People are either putting extra work on themselves and blaming the players, or they are so vehemently against another person's having fun they don't approve of that they will claim to totally ruins their fun as a defense of their attempts to take fun away from the other guy.
Blaming players or ruining fun. Those are your only two options for a DM saying no?
 

Hussar

Legend
So what qualifies as a good reason to have a curated list of races? Who gets to decide?
Fair question.

Reasons for a Curated List:

1. Campaign elements. This, to me, is the number one reason. If your campaign is focusing on exploring a lost island (think Isle of Dread type stuff) and food and disease are major elements of the campaign, then maybe something like Warforged is off the table since it removes a major element of the game. If the campaign is an urban one, say, Dragon Heist, then a nature oriented Fey that hates cities is probably a bad idea. If it's a desert campaign, then this might not be a great one for that amphibious character that needs to soak in water every 4 hours.

2. Suggested themes. I'd say this one is a bit less of a "rule" and more just a guideline. I'm presenting a campaign with a specific setting, and the list of races that I'm presenting here are the ones that are going to feature prominently in that campaign. Anyone choosing something that's not on that list shouldn't expect to meet a whole lot of others like them - or at least not very often. So, that player who chose a dream of an aboleth in my current campaign has not met any others. Which is fine.

I'm kinda coming up a bit short on my numbered list here. Number 1 is one that I would totally understand the DM not being willing to compromise on. Particularly if it's going to cause a big headache for the DM. Fair enough. Players shouldn't expect a DM to rewrite an entire campaign just because of their character. That's unreasonable. Number 2 though? Yeah, that's a pretty soft reason.

Frankly, there are many, many more really bad reasons for a DM to insist on sticking to a curated list than there are good ones.
 

See, now this is an approach I just don't understand.

The amount of work I have done in a campaign entitles me to nothing. No extra consideration. No one asked me to do that work. No one told me to do it. I did it because I wanted to. In no way does that entitle me to anything.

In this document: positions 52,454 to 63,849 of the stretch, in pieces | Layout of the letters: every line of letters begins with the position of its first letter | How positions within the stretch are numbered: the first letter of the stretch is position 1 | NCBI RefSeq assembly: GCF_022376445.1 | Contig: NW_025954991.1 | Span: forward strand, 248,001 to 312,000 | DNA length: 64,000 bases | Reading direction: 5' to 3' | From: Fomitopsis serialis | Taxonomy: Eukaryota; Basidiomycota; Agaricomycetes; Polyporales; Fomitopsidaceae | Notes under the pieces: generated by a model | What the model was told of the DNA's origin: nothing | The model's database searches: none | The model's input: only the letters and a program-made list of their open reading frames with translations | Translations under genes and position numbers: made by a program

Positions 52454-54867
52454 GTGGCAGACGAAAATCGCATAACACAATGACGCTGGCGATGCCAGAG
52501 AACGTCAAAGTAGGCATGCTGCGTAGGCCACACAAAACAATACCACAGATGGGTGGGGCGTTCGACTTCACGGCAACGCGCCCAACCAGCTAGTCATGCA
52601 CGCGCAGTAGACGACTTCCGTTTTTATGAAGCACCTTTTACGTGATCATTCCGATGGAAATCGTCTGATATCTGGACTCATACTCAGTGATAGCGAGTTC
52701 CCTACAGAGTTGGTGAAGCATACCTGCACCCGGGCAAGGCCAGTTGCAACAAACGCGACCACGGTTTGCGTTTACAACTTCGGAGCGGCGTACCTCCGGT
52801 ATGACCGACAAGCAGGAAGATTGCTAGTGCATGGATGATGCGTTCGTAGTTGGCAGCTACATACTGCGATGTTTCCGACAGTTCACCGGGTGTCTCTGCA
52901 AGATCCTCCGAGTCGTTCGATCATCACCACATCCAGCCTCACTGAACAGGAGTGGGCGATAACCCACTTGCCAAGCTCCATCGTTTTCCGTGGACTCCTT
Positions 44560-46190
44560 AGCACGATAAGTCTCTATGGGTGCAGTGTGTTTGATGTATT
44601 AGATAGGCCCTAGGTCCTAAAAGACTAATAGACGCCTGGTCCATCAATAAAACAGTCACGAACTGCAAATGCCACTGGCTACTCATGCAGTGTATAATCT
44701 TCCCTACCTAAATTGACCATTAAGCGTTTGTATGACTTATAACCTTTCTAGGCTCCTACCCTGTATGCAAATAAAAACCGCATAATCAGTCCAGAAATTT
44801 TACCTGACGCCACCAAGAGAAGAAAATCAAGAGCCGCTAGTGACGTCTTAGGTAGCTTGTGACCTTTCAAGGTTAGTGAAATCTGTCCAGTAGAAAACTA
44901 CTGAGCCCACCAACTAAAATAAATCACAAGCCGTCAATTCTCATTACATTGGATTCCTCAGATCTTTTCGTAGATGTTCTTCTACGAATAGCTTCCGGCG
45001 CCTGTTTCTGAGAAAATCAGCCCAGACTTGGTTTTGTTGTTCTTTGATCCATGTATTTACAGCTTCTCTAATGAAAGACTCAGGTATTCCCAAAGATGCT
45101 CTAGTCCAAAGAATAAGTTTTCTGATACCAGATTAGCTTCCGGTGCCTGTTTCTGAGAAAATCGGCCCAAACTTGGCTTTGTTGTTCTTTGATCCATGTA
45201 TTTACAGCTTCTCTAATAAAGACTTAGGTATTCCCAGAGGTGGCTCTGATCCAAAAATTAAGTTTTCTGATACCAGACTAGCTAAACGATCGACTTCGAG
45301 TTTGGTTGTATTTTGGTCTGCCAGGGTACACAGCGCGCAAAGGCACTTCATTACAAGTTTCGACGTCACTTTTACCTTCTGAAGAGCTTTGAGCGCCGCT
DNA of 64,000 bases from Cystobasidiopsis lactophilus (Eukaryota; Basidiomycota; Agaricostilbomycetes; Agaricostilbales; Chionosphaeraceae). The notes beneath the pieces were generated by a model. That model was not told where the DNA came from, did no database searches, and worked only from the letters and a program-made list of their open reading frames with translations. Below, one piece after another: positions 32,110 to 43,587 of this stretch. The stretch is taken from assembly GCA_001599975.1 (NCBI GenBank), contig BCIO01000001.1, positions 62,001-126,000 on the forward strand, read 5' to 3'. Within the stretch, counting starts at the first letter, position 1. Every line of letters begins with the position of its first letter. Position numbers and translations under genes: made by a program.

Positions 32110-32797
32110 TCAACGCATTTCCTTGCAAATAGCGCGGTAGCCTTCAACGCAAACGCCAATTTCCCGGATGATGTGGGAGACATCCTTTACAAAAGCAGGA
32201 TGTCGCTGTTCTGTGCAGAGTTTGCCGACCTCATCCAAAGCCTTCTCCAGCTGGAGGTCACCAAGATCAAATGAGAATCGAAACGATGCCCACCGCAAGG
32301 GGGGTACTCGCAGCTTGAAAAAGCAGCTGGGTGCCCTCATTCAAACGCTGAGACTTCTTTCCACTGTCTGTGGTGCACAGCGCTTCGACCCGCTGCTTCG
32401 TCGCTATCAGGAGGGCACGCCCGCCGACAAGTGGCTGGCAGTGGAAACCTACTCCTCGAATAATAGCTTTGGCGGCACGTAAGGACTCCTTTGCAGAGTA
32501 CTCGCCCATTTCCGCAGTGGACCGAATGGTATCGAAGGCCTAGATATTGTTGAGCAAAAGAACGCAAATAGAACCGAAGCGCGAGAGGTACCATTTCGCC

So, when a player wants to play a non-setting race, I would in no way see that as rude or ignorant. They are doing the same work that I would be doing. They've created something that they want to play. If they wanted to play something I created, then they would have done that. Since they haven't done that, then what I created isn't all that interesting to them, or, at least, not as interesting to them as what they, themselves have created.

Why would I ever presume that my creation is in any way superior to anyone else's? I have no interest in telling anyone, "Oh, sorry, your imaginary friend just isn't good enough for my setting." Granted, there might be reasons to say no that are tied to the campaign. That's a separate issue. But, "sorry, your imaginary friend just isn't good enough for me" is never the right response from a DM.
I agree with this 100%, as long as the setting is open. No problem. I have said it a million times. But when the setting is closed due to the DM closing it (for whatever reason), the player should understand the DM's approach. Again, if a DM creates an open world, they should be open to a player's creation. But, I have also said a thousand times that it is tied to DM work, which is the same thing as tying it to a setting.
 

Vaalingrade

Legend
So, my questions to you are: Should we fall on the side of the person that has put in a hundred hours of hard work or the person that did two hours? Should we fall on the side of the person that has an intimate knowledge of the antagonists, the culture, the conflicts, the geography, the resources, etc. or the person that knows a limited amount about the setting? Should we fall on the side of the person that will try to create character arcs for all players' characters and include their motives and backgrounds or the singular character motive?
I don't care how much work someone decided to do on their own. I'm not going to be sympathetic to someone complaining about all the work they made themselves do. They don't get to matter more in the collaborative game.

If you don't want to collaborate? If you aren't there to entertain and work with the players? If your world is a pretty picture you don't want the group's fingerprints on? If you just want to be the One In Charge and tell everyone else what to do... just don't DM. It's not the role for you.